How Not To Increase “Voter” Participation

Dallas, WFAA-TV: Dallas vote fraud allegations multiply <read/view>

It may turn out that mail-in voting enhanced turnout in the wrong way:

News 8 first reported the allegations early last month. Now there is new evidence of a more orchestrated campaign by so-called “vote harvesters” allegedly tampering with mail-in ballots.

In question are the Dallas County Precinct 5 Constable and Justice of the Peace races. The primary concern surrounds the mail-in ballots cast in those races.

A growing number of residents have cited case after case of mystery mail-in ballots and strangers showing up at their door, allegedly stealing their votes.

Bob Carter of Oak Cliff said it has happened before at election time, and it happened again a few weeks ago. Mail-in ballots arrived in his mailbox in someone else’s name.

The same thing happened to his neighbor next door.

Four mail-in ballots were received by the elections bureau from that address from four people who voted in the March primary.

Carter owns that house, and the people who voted don’t live there.

Mail-in voting, including no-excuse absentee voting is risky.   It can contribute to an image of democracy, but not always the reality of democracy.

Update: 4/21/2010:  A list of mail-in voting problems <read>

Trading the security, integrity, and shared experience of the in-person election process for all-mail elections is a bad idea for a number of reasons. An exam­ination of voter fraud cases over the past two decades reveals that ballots requested and sent through the mail are vote thieves’ tool of choice. Despite claims that voting by mail will increase voter turnout, the evidence leads to the exact opposite conclusion. Such elections, while possi­bly less expensive for election administrators, can be more expensive for candidates, thereby increasing the costs of campaigns for ordinary citizens who want to run for office. Mail elections put voters at the mercy of the postal service: If their ballots are delayed or misdirected, their votes will not count. Also, voters could be casting their ballots without the same access to timely informa­tion about candidates. Finally, elections conducted through the mail destroy the communal act of voting in a way that is damaging to America’s voting traditions and the inculcation of civic virtues.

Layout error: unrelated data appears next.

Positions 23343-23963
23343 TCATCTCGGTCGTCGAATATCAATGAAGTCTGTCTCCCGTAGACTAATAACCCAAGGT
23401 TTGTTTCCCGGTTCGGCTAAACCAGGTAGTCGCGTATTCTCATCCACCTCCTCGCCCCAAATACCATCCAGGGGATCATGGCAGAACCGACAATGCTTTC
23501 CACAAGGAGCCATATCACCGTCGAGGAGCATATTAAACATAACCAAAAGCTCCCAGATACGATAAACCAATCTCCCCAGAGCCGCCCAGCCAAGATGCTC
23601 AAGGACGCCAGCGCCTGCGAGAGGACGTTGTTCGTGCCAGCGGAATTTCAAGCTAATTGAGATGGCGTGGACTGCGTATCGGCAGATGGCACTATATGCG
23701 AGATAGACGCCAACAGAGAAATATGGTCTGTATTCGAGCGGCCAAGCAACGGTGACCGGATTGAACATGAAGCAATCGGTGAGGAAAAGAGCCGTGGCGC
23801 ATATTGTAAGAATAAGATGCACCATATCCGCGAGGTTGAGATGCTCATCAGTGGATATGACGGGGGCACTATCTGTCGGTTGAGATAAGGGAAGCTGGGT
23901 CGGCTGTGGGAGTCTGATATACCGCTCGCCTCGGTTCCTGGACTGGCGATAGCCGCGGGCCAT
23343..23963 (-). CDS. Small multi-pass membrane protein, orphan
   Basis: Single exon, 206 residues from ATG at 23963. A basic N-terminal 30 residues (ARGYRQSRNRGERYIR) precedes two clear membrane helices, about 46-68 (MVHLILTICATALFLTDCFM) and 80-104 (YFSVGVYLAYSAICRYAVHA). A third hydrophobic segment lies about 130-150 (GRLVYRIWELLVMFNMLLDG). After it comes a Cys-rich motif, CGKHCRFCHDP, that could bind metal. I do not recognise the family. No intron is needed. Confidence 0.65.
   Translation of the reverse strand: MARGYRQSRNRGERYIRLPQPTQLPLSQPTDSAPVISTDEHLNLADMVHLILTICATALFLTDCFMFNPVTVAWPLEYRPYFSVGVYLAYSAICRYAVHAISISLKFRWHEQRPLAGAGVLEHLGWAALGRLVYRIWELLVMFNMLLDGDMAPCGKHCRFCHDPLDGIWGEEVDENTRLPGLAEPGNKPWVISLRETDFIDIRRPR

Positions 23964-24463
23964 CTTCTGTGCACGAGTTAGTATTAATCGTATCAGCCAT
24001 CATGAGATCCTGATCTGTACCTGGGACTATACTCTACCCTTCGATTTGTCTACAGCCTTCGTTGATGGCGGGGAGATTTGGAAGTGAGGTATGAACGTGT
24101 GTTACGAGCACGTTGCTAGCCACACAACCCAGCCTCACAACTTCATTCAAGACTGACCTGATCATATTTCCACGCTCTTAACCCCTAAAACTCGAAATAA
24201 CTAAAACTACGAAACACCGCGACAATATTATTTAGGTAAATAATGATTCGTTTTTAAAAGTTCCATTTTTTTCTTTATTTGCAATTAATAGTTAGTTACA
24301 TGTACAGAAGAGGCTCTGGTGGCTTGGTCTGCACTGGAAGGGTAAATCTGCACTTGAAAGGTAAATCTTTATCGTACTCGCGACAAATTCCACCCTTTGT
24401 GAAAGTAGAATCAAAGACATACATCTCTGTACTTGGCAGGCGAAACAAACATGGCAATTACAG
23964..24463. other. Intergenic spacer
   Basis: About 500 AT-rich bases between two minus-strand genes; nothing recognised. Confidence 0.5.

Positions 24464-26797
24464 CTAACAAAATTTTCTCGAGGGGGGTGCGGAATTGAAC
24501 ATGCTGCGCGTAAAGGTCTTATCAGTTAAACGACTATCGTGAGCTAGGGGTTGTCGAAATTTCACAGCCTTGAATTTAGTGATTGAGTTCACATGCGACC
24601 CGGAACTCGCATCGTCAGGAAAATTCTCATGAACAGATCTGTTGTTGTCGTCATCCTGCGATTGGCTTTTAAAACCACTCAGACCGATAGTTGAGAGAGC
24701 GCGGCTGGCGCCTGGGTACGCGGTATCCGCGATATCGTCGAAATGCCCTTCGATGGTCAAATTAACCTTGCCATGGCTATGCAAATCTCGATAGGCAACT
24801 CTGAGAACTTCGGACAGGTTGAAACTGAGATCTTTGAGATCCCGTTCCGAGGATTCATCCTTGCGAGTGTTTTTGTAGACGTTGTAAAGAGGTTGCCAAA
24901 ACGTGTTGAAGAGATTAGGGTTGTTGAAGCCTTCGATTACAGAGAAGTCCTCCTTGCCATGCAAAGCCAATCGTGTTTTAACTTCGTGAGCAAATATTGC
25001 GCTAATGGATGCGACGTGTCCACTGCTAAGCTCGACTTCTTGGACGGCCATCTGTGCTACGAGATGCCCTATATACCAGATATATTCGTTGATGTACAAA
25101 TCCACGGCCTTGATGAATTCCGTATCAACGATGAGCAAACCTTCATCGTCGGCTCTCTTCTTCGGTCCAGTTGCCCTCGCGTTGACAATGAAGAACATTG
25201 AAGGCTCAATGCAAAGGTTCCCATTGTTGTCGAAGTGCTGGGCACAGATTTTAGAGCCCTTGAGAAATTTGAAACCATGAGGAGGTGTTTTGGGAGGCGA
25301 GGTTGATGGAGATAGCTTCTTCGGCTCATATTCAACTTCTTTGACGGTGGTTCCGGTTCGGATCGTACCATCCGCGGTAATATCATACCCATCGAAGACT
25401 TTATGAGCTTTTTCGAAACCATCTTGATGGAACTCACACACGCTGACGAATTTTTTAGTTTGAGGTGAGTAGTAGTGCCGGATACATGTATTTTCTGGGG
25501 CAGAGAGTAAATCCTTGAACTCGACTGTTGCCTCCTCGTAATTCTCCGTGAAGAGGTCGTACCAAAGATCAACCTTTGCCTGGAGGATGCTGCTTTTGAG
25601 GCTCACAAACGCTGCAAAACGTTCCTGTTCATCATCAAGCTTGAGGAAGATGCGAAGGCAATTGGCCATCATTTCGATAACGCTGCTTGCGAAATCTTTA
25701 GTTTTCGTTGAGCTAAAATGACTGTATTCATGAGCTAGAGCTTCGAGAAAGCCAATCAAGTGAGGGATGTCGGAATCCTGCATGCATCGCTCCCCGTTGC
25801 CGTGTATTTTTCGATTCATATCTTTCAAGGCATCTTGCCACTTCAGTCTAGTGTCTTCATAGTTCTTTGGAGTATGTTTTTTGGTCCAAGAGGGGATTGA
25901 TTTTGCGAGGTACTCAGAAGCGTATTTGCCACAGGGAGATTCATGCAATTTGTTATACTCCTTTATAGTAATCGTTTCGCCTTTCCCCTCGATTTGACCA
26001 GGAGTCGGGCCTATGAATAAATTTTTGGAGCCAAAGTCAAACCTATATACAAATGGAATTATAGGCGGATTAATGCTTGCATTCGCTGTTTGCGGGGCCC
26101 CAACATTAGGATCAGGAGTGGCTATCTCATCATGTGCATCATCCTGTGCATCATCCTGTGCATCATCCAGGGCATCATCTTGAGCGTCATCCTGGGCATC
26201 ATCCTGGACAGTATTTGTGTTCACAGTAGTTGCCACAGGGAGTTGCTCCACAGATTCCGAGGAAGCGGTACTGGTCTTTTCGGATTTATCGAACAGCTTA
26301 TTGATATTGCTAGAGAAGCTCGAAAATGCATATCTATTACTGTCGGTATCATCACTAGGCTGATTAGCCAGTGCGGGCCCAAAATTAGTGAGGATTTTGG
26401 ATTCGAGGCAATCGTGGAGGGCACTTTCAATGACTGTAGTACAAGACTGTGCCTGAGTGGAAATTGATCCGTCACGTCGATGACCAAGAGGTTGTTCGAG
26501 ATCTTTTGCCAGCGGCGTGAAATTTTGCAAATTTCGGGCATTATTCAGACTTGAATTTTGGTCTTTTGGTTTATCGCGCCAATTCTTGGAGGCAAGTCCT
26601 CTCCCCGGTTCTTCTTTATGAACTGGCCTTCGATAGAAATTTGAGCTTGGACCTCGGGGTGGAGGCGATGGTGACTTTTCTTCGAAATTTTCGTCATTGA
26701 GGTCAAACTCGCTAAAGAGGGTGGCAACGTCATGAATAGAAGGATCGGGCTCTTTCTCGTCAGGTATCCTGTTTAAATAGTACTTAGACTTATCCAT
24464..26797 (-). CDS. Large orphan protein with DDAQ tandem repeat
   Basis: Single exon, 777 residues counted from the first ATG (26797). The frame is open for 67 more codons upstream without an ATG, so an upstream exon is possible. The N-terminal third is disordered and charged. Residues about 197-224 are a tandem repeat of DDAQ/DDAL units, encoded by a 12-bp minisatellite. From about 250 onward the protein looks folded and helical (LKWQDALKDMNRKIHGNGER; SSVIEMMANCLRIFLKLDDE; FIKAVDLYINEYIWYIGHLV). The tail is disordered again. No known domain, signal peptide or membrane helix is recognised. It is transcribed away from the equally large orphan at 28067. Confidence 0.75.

Trading the security, integrity, and shared experience of the in-person election process for all-mail elections is a bad idea for a number of reasons. An exam­ination of voter fraud cases over the past two decades reveals that ballots requested and sent through the mail are vote thieves’ tool of choice. Despite claims that voting by mail will increase voter turnout, the evidence leads to the exact opposite conclusion. Such elections, while possi­bly less expensive for election administrators, can be more expensive for candidates, thereby increasing the costs of campaigns for ordinary citizens who want to run for office. Mail elections put voters at the mercy of the postal service: If their ballots are delayed or misdirected, their votes will not count. Also, voters could be casting their ballots without the same access to timely informa­tion about candidates. Finally, elections conducted through the mail destroy the communal act of voting in a way that is damaging to America’s voting traditions and the inculcation of civic virtues.
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